“Another factor that helped the defense was the disclosure from witnesses called by the defense team that centered on new information about another suspect (designated EM) that the Navy was investigating but was forced to stop after the suspect was separated from service.”

    Fantasywriter in reply to gonzotx. | October 2, 2022 at 1:15 pm

    That’s what jumped out at me too. The handwriting matched, plus the other evidence, and he was simply allowed to walk away. Maybe the navy needed the time and resources that would have gone into prosecuting him to ferret out right wing extremists/patriots.

      MosesZD in reply to Fantasywriter. | October 2, 2022 at 5:15 pm

      Handwriting analysis as a forensic tool is a load of crap. Right up there with ‘bite mark’ analysis and most fire analysis prior to the 1990s. In United States v. Saelee (2001), the court noted that forensic handwriting analysis techniques had seldom been tested, and that what testing had been done “raises serious questions about the reliability of methods currently in use.”

      The experts were frequently wrong — in one test “the true positive accuracy rate of laypersons was the same as that of handwriting examiners; both groups were correct 52 percent of the time.”

      You don’t put people in jail for life some shit written on porta-poty when your getting it right is a coin flip!

        artichoke in reply to MosesZD. | October 3, 2022 at 3:48 pm

        There’s more evidence against EM too. Can he face a civilian trial for damage to government property and endangering lives?

    healthguyfsu in reply to gonzotx. | October 2, 2022 at 2:08 pm

    If you read the details, someone wrote “I set the ship on fire” in a port a potty outside the ship and it couldn’t have been the defendant since he was in the brig at the time.

    At the very least, he had a co-conspirator. More likely, it’s a bunch of political creatures with military brass wanting to cover their own catastrophic failures in command by finding a scapegoat. Don’t fall for the BS.

      healthguyfsu in reply to healthguyfsu. | October 2, 2022 at 8:47 pm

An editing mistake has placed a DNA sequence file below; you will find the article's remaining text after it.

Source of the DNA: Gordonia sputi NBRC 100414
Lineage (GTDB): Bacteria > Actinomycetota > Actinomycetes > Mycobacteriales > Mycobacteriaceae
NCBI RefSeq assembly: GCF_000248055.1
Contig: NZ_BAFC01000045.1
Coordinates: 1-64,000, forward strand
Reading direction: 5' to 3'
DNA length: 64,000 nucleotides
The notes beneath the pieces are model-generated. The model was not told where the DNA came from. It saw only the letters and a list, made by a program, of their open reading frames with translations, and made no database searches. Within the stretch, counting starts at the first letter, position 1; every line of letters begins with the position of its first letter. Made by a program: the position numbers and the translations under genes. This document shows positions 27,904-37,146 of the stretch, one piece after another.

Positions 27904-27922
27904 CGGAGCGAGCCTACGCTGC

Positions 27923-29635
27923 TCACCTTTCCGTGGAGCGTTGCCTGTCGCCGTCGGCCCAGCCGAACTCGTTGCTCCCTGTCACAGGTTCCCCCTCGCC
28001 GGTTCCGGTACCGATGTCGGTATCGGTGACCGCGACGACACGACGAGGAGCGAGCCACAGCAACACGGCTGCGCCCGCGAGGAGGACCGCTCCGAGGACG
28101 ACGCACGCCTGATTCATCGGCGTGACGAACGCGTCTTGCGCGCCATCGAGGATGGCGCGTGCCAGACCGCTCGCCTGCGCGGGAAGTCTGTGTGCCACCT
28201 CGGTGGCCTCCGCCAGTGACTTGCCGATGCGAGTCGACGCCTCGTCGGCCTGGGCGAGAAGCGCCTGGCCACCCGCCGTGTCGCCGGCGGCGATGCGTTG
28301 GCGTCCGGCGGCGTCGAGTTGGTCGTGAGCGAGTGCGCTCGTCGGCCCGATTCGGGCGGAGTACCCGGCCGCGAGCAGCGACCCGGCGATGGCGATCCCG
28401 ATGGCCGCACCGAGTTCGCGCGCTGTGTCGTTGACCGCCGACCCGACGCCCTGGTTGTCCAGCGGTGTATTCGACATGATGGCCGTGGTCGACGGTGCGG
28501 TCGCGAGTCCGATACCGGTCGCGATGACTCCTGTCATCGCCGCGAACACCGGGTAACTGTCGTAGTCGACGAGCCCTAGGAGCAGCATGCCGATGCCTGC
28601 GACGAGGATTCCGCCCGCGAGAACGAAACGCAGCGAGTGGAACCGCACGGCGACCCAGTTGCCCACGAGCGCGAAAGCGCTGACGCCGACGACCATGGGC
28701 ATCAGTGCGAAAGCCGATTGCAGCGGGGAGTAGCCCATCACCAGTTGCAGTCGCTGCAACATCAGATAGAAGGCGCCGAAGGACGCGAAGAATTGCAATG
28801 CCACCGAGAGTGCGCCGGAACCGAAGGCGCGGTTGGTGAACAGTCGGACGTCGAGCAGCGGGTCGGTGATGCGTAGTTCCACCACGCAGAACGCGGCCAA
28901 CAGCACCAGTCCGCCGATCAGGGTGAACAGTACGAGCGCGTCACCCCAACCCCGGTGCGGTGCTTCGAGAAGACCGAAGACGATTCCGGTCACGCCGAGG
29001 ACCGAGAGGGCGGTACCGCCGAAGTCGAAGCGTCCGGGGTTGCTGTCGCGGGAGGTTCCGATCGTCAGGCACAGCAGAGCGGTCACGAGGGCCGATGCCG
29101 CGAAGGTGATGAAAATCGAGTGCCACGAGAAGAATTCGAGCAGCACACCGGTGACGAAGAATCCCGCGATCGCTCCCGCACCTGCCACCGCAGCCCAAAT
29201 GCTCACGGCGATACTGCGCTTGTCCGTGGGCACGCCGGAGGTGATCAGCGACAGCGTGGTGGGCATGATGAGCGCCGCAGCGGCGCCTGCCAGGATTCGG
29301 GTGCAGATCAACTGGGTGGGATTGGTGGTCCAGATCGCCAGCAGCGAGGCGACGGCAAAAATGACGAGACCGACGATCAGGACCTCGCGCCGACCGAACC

Excuse my post. I read it as though you two thought Mays (the one who was on trial) set the blaze and was allowed to go free.

      In fact, the evidence does not point to him as the firestarter.

      Milhouse in reply to healthguyfsu. | October 3, 2022 at 8:50 am

      The fact that someone wrote that (whether it was EM or someone else) doesn’t prove anything at all. It doesn’t prove he didn’t do it, or that he had an accomplice. The person who wrote it may have had absolutely nothing to do with it.

      All it does is raise the possibility that someone else did it, which the prosecution ought to have properly investigated and ruled out. The prosecution said it did just that; the defense convinced the jury that it hadn’t.

    Gosport in reply to gonzotx. | October 3, 2022 at 9:16 am

    “… because Sailor EM was discharged from the Navy and that it no longer had jurisdiction to question him.”

    Actually, that’s not how it works. He could have been put on legal hold and not released in the first place and/or could have been recalled if there was an ongoing investigation involving him. The military had that option, someone decided not to exercise it,

      NavyMustang in reply to Gosport. | October 3, 2022 at 2:18 pm

      Exactly. Or failing that, hand the case over to the (HORRORS!) the FBI. What happened makes not one bit of sense.

Bucky Barkingham | October 2, 2022 at 12:25 pm

The US Navy may be incompetent when it comes to ship safety but they are meeting their inclusion and diversity goals.

Yeah but at least all those admirals were working really hard on Diversity Inclusion and Equity. And, after all–isn’t that what REALLY counts in today’s military?

Don’t forget, since the military likes acronyms, “Diversity Inclusion and Equity” is DIE. It’s fitting too since they are killing themselves with all the wokeism crap. They made their bed, now they can sleep in it.

That Bonhomme Richard, she’s a beauty!

Military juries tend not to be swayed by overzealous prosecutors. For those with more then minimal interest who’ve been following the case, the Navy seemed focused from the beginning on finding ONE person to balme for the failures of many.

They failed. The military jury did it’s job.

    Sanddog in reply to gospace. | October 2, 2022 at 2:36 pm

    If the crew had been properly trained, they probably could have saved the ship. They couldn’t put out a fire but I’m sure they knew each other’s correct pronouns.

General negligence and specific cause are separable.

Reminds me of the Iowa gun turret explosion incident.

I laughed so hard when he was found not guilty. I didn’t know about the other suspect or that even a military judge recommended the Navy drop the case for lack of evidence. It’s just amazing how incompetent the government really can get at investigating crimes when it decides one person did it and refuses to follow any other leads.

But this sentence, “Sailor EM was discharged from the Navy and that it no longer had jurisdiction to question him” and the following paragraph threw me for a loop.